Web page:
3D Robotics

Regulatory FAQ

[These are Frequently Asked Questions about the current state of UAV regulation in the US. Regulations elsewhere are different, but here is a similar post giving the rules for Canada.]

Q: Are UAVs legal in the United States?

A: Under certain conditions, they are. There are two ways to legally fly Unmanned Aerial Vehicles in the "National Airspace", which is to say all but certain restricted areas: 1) Get a Certificate of Authorization (COA) from the FAA, a process that can take months or more. 2) Fly under exemptions granted to non-commercial ("recreational") flyers who adhere to certain restrictions. More detail is here.

Q) What are those restrictions for non-commercial UAVs flying without a COA?

A: You MUST do the following: 1) Stay below 400ft. 2) Maintain a "pilot in control", which is to say that you must always be able to take manual control and fly the aircraft out of danger (in general, that means maintaining line-of-sight contact with the aircraft). 3) Stay away from built-up areas. More detail is here.

Q) Who can apply for a COA?

A: Typically only government agencies (Law enforcement, Civil government, etc). This is not an option for a private individual.

Q) I've heard that the FAA doesn't allow unmanned aircraft with cameras and/or GPS. True?

A) No. Commercial use of aircraft with cameras is regulated as above, but aircraft flying under the recreational exemption may use cameras and GPS.

Q) What countries have more relaxed UAV regulations?

A) Australia and New Zealand are famously progressive in their UAV policies. Other countries, such as Mexico, have been know to be relatively friendly, too.

Q) What are the prospects for FAA regulations that allow amateur UAVs more freedom?

A) There is currently a rulemaking proceeding that aims to improve the regulations on UAVs. It will take a while; indeed, you shouldn't hope for anything before 2010-2012. There may be a special category for UAVs under 4 pounds, which may be more lightly regulated. But then again there may not. It's all up in the air, so to speak, and the forces that oppose amateur or commercial UAVs in the National Airspace are many and powerful. Speak up!

Q) What about universities and other students. Any exemptions for them?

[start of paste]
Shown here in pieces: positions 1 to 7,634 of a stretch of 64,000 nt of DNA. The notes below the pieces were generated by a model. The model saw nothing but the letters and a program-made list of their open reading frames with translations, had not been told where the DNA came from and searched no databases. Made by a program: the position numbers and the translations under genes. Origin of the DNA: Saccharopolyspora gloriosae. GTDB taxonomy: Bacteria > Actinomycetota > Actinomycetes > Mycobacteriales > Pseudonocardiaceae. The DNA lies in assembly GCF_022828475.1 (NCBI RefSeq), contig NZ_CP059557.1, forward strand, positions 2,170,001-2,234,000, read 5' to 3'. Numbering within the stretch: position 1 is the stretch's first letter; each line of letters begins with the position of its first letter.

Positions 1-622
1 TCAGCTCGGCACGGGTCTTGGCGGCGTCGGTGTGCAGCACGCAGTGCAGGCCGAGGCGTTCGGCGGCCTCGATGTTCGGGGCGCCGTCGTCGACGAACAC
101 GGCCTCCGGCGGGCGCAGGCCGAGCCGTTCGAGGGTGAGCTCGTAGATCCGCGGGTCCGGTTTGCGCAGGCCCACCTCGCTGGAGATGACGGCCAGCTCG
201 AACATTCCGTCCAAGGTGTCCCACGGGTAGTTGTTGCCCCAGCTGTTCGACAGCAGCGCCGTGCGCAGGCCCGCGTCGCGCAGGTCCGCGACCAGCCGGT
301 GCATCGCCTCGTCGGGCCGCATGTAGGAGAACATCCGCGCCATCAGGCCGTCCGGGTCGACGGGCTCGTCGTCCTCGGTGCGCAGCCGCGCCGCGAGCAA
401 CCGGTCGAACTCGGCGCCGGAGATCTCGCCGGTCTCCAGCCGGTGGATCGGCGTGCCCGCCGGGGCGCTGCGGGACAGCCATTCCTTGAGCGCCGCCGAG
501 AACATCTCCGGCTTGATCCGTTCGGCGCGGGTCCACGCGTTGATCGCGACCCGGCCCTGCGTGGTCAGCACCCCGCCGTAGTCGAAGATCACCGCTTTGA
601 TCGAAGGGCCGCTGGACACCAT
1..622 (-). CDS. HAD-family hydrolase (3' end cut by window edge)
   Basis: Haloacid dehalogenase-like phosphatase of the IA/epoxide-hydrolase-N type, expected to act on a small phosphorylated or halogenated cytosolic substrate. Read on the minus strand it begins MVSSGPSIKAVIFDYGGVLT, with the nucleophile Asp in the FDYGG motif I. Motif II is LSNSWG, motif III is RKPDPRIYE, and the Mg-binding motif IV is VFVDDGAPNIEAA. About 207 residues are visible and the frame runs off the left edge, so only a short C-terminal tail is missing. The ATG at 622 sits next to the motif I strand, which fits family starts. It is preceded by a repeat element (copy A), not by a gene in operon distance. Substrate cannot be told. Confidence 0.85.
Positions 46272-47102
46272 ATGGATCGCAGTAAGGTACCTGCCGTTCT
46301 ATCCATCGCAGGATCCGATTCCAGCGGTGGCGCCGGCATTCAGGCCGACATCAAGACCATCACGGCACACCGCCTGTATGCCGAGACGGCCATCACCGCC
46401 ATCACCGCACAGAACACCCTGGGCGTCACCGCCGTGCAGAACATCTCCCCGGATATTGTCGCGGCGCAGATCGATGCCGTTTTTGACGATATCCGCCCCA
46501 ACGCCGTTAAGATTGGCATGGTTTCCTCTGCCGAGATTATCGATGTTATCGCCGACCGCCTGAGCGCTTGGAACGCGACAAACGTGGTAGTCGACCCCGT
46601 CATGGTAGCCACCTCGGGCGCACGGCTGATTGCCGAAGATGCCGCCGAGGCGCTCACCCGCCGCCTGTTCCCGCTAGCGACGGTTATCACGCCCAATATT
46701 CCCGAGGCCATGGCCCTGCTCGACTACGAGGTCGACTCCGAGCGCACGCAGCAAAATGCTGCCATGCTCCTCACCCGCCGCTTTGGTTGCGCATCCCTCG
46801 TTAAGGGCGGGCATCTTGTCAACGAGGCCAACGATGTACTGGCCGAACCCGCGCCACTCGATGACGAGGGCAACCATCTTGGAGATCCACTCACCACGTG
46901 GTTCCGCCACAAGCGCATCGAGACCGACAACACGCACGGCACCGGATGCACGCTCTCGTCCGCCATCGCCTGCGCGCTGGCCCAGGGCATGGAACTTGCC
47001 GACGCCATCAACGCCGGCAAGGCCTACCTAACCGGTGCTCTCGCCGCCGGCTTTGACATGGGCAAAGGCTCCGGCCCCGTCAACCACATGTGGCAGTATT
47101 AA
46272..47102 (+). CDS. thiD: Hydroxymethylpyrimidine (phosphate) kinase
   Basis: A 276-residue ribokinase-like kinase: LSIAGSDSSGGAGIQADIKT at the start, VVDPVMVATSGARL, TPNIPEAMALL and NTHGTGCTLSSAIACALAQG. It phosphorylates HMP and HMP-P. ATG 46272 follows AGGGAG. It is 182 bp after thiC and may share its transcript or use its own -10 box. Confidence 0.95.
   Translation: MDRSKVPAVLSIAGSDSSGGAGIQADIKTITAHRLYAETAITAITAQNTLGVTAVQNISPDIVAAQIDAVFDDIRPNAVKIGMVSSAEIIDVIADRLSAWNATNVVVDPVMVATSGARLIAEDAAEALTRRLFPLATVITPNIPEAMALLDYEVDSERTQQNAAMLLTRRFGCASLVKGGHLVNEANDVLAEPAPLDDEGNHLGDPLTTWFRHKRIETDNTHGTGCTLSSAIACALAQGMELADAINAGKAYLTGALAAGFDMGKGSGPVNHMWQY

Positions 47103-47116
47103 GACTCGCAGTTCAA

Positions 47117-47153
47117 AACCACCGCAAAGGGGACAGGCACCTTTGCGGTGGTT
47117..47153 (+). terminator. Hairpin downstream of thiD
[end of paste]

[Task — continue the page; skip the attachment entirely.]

A) Not automatically. But they may be able to get COAs more easily if they are federally funded and go through that agency.

Q) What if I break the rules?

A) Well, for starters, we don't want to hear about it here! We realize, of course, that people break the rules all the time on the assumption that if they use good judgment and stay away from built-up areas, they won't be caught. That may indeed be the case, but it will only take one cowboy flying a UAV into an airport landing zone and endangering civil aviation to set our hobby back by decades. So please don't do it! (Plus you could go to jail)

Q) Okay, I'm obeying all the rules. Are there any other guidelines for safe and responsible UAV operations?

A) Yes. RCAPA (the RC aerial photography association) has some excellent guidelines that are a great place to start.

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  • Don,

    My understanding is the FAA claims jurisdiction anywhere in the National Air Space, including paper airplanes in tunnels.

    It would seem to me flight in any enclosed structure (gym, Astro-Dome, Porta-Potty, etc.) would not be within FAA jurisdiction and you would be free to operate commercially in such places, while of course exercising your usual good judgement and due diligence.

    Tell'me I said it is OK!

    All the best.
  • My understanding (not verified legally) is that commercial use is only prohibited in "controlled airspace", i.e. outdoors. If I contain my drones in a plastic box (or even a mesh net as they did at CES), I should be following the letter of the law and abiding by the proposed regulations for commercial use. I'm not 1) endangering anyone 2) intruding on public airspace 3) engaging in reckless behavior. Comments?

  • http://youtu.be/3s6OskHPHy8

    CAAP Civil Aviation Authority of the Philippines passes memorandum on UAV,

    and regulating that all RC and UAV must need clearance from air traffic to fly BELOW 400 feet........

  • Hello all,

    Noticed the "rulemaking proceeding" link in the Regulatory FAQ is a dead end.

    Someone please spare me Google time send me in the right direction.

  • Looks like they are considering permits to shoot drones in Colorado;



  • The low-altitude airspace over Niagara Falls is reserved for chartered sightseeing tours. I think that describes FPV. In fact, it's legal to fly over almost all federal land. In the U.S., overflight rights are mostly unrelated to land ownership.

    David's video clearly shows a failure, but the severity of that failure is literally zero. The river was in no danger. Those vandal-proof parks buildings were in no danger. They obviously chose to perform the flight during the most miserable winter weather possible to limit onlookers. Judging solely from the onboard video, ignoring David's captions and the happenings on the ground, you wouldn't know that anything was unintentional. He performed essentially the same maneuvers the next day, even closer to the falls. In fact, the ground video could have been completely faked to make an interesting story out of otherwise uneventful FPV footage. (Chad does run a video production company.)